Israeli gunships head to sea to block flotilla
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Last Updated: Saturday, May 29, 2010, 10:38
Haifa: Israeli gunships headed out to sea on Saturday to stop a flotilla of pro-Palestinian activists from reaching the Gaza Strip, the military said, setting the stage for what could become a dramatic showdown on the high seas.

Israel's foreign minister, Avigdor Lieberman, said the country was prepared to stop the flotilla "at any cost." He called the aid mission a provocation and urged the international community to show understanding for the tough response.

"We really have all determination and political will to prevent this provocation against us," he said. "I think that we're ready at any cost ... to prevent this provocation."

Israeli military officials have said they will intercept the ships, escort the vessels to shore and give the activists the choice of deportation or going to jail.

The officials say they hope the situation will be resolved peacefully, but they are prepared to use force if necessary. Masked naval commandos have been trained for the mission, and Israel has built a large makeshift detention center in a southern port to process the activists.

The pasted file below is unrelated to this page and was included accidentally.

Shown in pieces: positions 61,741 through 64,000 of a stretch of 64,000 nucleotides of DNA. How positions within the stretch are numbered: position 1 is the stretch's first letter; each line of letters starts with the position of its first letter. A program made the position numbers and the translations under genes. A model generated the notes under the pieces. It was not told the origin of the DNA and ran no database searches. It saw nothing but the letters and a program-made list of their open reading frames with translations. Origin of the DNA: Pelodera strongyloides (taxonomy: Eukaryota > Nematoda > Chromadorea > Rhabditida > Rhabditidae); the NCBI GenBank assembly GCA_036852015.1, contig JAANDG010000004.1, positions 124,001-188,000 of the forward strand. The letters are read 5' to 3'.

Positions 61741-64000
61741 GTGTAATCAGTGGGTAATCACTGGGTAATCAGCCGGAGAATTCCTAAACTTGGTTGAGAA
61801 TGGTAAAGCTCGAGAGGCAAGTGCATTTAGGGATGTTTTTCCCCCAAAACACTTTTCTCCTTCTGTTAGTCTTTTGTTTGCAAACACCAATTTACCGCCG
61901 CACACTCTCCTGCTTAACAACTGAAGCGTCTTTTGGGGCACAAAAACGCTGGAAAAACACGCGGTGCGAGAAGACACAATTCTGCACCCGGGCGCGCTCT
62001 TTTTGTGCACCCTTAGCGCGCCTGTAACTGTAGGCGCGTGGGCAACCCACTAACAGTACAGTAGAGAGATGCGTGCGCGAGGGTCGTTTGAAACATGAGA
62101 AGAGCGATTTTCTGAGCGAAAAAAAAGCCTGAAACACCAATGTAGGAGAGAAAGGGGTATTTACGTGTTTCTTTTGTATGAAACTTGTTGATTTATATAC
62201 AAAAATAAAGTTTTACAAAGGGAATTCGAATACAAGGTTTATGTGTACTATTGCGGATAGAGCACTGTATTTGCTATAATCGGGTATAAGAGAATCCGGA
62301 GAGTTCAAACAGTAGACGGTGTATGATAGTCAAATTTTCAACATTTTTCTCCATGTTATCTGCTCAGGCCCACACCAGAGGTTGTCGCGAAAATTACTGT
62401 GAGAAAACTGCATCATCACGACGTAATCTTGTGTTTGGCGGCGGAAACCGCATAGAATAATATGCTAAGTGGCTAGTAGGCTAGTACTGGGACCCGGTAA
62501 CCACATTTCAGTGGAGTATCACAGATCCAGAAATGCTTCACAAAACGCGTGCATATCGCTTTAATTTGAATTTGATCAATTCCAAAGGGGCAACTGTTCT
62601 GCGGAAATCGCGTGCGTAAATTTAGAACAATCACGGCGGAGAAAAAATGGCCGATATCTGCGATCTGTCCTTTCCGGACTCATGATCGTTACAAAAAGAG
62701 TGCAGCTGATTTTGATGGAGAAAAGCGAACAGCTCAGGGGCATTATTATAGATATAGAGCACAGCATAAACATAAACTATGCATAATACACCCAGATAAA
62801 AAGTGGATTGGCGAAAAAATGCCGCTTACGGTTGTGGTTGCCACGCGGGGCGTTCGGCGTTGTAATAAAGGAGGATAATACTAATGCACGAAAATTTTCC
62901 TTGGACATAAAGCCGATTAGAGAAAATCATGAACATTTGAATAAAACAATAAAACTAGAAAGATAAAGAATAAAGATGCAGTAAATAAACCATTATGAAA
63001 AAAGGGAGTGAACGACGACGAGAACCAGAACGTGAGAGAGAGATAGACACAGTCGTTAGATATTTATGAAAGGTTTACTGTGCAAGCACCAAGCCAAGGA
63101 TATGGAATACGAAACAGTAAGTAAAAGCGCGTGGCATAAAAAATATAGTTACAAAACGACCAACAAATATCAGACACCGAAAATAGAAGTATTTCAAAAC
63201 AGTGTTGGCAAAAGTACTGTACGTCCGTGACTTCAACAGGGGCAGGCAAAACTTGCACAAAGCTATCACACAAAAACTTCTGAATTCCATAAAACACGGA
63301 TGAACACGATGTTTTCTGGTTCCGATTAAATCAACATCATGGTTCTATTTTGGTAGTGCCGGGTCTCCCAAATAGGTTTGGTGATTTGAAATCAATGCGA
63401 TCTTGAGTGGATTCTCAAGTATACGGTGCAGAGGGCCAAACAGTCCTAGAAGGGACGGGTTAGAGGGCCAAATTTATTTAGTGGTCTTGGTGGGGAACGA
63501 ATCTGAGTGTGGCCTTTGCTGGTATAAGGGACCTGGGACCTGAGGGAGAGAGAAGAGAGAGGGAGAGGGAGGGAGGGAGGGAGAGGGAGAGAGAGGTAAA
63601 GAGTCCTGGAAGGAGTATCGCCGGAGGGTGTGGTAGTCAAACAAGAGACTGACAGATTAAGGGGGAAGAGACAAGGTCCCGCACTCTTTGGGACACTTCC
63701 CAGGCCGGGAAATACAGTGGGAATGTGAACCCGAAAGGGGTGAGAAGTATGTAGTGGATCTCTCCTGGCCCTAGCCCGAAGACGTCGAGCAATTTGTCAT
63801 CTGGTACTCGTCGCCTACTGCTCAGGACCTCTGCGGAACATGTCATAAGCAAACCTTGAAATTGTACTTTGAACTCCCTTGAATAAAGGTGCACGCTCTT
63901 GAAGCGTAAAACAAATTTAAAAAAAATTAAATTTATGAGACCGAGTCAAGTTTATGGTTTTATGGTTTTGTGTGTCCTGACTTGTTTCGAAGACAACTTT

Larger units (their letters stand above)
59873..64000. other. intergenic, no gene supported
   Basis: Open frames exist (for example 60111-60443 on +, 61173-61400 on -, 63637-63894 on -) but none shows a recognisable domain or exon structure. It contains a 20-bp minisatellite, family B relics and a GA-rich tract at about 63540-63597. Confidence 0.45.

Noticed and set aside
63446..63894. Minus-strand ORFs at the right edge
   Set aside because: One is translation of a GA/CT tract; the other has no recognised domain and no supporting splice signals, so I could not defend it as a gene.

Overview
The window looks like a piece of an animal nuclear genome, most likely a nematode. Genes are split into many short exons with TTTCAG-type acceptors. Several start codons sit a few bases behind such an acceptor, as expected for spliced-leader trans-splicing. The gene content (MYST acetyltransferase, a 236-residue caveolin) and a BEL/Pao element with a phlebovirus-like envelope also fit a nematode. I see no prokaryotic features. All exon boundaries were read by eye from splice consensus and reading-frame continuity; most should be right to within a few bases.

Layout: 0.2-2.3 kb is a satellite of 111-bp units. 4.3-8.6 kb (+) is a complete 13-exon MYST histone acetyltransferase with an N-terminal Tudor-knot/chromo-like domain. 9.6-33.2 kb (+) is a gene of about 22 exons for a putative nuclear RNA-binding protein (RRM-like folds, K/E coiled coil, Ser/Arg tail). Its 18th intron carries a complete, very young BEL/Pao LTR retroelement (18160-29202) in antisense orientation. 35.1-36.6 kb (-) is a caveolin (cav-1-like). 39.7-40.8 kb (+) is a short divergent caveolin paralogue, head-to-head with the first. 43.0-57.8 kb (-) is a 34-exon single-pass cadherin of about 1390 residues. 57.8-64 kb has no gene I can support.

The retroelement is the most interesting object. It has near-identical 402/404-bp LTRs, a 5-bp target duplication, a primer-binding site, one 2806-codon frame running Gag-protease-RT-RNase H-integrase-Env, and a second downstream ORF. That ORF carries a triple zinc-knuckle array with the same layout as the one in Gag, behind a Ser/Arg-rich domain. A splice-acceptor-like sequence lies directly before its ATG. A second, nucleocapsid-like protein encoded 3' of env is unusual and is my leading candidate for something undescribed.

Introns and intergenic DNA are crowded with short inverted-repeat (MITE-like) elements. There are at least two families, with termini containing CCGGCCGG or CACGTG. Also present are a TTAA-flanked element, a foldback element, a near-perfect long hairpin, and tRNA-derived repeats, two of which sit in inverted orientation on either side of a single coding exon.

The activists, among them a Nobel peace laureate, are trying to draw attention to a 3-year-old Israeli blockade of the Gaza Strip _ imposed after Hamas militants violently seized control of the territory. They say they are carrying tons of desperately needed humanitarian aid.

Greta Berlin, one of the organizers of the effort, said a total of seven ships were headed to Gaza, after an eighth vessel suffered a malfunction and had to turn back.

The organizers' website said the flotilla remained off the southern coast of Cyprus, some 250 miles northwest of Gaza, this evening. Berlin said the flotilla would halt under darkness, and resume the journey early Saturday. They were expected to reach Israeli waters possibly later tomorrow, she said.

The ships originally embarked from Turkey, Greece and other European ports.

Israel says the blockade is needed to prevent Hamas, which has fired thousands of rockets into Israel, from rearming.

It rejects claims that a humanitarian crisis is brewing in Gaza, saying it allows more than enough food and medicine into the strip. Critics, however, say the blockade has crushed Gaza's economy, eliminated some 100,000 jobs and prevented the territory from repairing the destruction caused by an Israeli military offensive early last year.

Israel has reached out to its Mediterranean neighbors to stop the flotilla from approaching. Turkey, whose president has harshly condemned Israel's Gaza offensive, has rejected the gesture.


First Published: Saturday, May 29, 2010, 10:38

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